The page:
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HP opens first wind-cooled green data center; most efficient to date

HP opens first wind-cooled green data center; most efficient to date

Posting in Energy

Hewlett-Packard has opened its newest green data center in northeast England, cooled entirely by cold wind blowing off the North Sea.

Hewlett-Packard has officially opened its newest green data center in northeast England, cooled entirely by cold wind blowing off the North Sea.

HP Enterprise Services says its new 360,00 sq. ft. Wynyard center is 40 percent more energy-efficient than conventional data centers thanks to its harnessing of wind to lower temperatures of IT equipment and plant rooms.

Data centers are long-known to be electrical power hogs and worse, major carbon emissions culprits. Traditional data centers use thousands of megawatt hours per year -- so much in total that if they were classed as a separate industry, they would be the sixth-largest user of electricity.

Much of that energy usage and emissions are the result of cooling systems. HP's data center, located near the town of Billingham, is trying to take a more intelligent approach by harnessing natural -- and quite cold -- winds.

How cold is cold? The system keeps the hall at a constant 24 degrees Celsius, or approximately 75 degrees Fahrenheit. The outside temperature only rises above that for about 20 hours per year. (The facility uses traditional chillers for those occasions.)

"When Wynyard is completed it will be one of the largest data centers in Europe, but will achieve costs and energy savings on a different level from other data centers," HP Data Center Services Lead Sally Poynter said in a statement.

By 2011, HP expects the average U.K. data center to spend $15.33 million per year on cooling systems. That means efficiency and going green is a smart financial move, too.

Here's how Wynyard cut its carbon footprint:

  • Eight 2.2 meter-diameter steel and plastic fans in each of the four halls in the data center are used to supply air. Another eight are used to exhaust air.
  • A mixing chamber in the facility recirculates air to maintain conditions in the 5m-high pressurized plenum, or cavity, below the computer equipment.
  • There are 8,100 square meters of technical space at an average capacity of 2,260 watts per square meter to a tier 3 standard.
  • Humidification and cooling coils in the data center tune the outside air condition, while modular filters remove contaminants.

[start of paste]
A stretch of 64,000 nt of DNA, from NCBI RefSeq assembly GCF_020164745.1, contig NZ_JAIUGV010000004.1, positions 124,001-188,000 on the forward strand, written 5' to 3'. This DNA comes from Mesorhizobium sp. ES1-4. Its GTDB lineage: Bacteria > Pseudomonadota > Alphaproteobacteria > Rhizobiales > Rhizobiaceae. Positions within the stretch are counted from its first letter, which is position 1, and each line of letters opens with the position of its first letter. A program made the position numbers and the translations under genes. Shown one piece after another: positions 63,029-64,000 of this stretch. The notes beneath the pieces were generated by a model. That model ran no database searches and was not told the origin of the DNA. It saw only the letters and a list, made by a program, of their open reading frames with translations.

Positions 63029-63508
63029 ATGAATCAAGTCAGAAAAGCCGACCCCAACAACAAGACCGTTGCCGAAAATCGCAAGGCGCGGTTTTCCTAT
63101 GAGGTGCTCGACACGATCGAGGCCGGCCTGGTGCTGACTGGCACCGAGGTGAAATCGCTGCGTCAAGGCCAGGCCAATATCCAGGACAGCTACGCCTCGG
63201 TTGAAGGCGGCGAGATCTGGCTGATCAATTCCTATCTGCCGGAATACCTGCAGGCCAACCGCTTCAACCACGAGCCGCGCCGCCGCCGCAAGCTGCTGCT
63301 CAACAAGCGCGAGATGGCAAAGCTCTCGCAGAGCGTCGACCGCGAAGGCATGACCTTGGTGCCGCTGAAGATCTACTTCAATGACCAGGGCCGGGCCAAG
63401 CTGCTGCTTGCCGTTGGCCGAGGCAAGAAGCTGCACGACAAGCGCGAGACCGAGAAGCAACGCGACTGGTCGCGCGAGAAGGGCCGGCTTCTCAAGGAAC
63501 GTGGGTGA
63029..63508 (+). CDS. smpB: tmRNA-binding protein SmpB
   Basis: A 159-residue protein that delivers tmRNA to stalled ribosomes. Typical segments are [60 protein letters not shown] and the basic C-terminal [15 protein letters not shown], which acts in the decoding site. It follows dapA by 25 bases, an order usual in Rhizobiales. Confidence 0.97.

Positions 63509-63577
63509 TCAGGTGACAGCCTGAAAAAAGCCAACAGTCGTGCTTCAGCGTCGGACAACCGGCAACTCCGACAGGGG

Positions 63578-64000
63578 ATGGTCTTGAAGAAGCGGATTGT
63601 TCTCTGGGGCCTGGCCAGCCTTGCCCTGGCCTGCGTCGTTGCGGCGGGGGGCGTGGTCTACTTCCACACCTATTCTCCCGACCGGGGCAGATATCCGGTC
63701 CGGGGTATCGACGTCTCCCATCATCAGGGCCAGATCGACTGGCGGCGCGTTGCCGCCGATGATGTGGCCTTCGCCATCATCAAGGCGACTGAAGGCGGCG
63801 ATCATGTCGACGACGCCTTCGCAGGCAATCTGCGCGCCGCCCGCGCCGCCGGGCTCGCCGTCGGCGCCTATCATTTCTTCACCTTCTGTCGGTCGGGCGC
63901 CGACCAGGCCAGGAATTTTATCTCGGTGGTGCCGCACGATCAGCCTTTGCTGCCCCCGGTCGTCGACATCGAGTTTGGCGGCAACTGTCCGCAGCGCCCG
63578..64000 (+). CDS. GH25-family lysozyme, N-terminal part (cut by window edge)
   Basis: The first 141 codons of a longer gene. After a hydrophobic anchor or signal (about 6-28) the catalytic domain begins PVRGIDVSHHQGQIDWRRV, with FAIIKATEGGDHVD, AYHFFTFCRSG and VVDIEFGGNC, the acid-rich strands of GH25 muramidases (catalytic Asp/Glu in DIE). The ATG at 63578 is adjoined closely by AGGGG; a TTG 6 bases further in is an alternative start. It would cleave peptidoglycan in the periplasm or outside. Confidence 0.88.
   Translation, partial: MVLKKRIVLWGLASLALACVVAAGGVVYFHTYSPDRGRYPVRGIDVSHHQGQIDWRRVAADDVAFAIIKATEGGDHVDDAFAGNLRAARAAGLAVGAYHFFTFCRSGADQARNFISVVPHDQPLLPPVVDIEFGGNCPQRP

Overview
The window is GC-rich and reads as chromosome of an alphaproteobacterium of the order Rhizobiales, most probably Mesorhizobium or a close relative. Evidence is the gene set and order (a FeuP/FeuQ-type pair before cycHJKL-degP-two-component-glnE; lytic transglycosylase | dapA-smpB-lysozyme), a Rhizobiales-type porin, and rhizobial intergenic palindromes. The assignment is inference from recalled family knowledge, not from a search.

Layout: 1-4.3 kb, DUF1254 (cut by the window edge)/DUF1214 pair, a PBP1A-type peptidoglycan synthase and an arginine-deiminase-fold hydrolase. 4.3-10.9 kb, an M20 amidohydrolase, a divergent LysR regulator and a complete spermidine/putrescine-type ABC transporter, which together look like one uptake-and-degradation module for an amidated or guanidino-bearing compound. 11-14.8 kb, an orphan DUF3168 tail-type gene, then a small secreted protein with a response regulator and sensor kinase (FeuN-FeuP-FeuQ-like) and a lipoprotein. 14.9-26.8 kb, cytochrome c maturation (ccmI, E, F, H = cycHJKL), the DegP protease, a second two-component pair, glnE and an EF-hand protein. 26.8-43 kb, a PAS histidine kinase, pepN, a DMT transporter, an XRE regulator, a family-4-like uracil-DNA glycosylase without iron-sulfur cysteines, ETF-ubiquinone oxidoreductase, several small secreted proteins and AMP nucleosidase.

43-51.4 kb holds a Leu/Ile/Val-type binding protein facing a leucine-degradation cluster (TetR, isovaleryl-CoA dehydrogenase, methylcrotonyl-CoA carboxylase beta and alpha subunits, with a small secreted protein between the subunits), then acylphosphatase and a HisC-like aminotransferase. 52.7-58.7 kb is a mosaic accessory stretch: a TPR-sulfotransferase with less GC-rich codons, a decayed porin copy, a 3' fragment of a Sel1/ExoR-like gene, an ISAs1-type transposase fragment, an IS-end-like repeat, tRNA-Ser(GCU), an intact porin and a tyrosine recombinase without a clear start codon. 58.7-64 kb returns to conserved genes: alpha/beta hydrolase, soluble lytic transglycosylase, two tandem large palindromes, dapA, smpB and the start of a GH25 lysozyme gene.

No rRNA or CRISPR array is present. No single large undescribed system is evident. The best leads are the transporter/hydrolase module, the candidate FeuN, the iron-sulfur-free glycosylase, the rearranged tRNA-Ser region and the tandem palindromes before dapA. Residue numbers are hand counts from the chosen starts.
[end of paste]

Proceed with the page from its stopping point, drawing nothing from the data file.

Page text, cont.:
• The facility is harvesting rainwater, which it filters and stores in 80,000-liter tanks. It uses this water to maintain proper humidity levels in the air that's brought in from outside.
  • The facility uses light-colored server racks because they reflect light, allowing for 40 percent less lighting to be installed compared to using black cabinets.

The average price per kilowatt-hour? About $0.117, which will save Wynyard approximately $1.4 million per hall with a carbon footprint of "less than half" the competition.

Or, by Power Usage Effectiveness -- a ratio that compares the total power used by a facility to the power used by its equipment -- Wynyard manages 1.2 PUE. That means for every 1.2 watts of electricity used to power the facility, 1 watt is used to power its IT equipment, leaving 0.2 watts for cooling and other facility needs.

There you have it: HP's most energy-efficient data center.

The company is targeting public and private sector companies to house their infrastructure in the new data center, which was originally started by EDS until that company was acquired by HP in 2008.

HP had previously announced that it plans to reduce the combined energy consumption of operations and products by 25 percent below 2005 levels by 2010.

Wynyard is a major step toward that.

Related on SmartPlanet sister site ZDNet:

Editor's note: The original version of this post incorrectly stated how the PUE of Wynyard is calculated. It has been corrected.

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Andrew Nusca

Editor Emeritus

Andrew Nusca is editor of SmartPlanet and an associate editor for ZDNet. Previously, he worked at Money, Men's Vogue and Popular Mechanics magazines. He holds degrees from the Columbia University Graduate School of Journalism and New York University. He is based in New York but resides in Philadelphia. Follow him on Twitter. Disclosure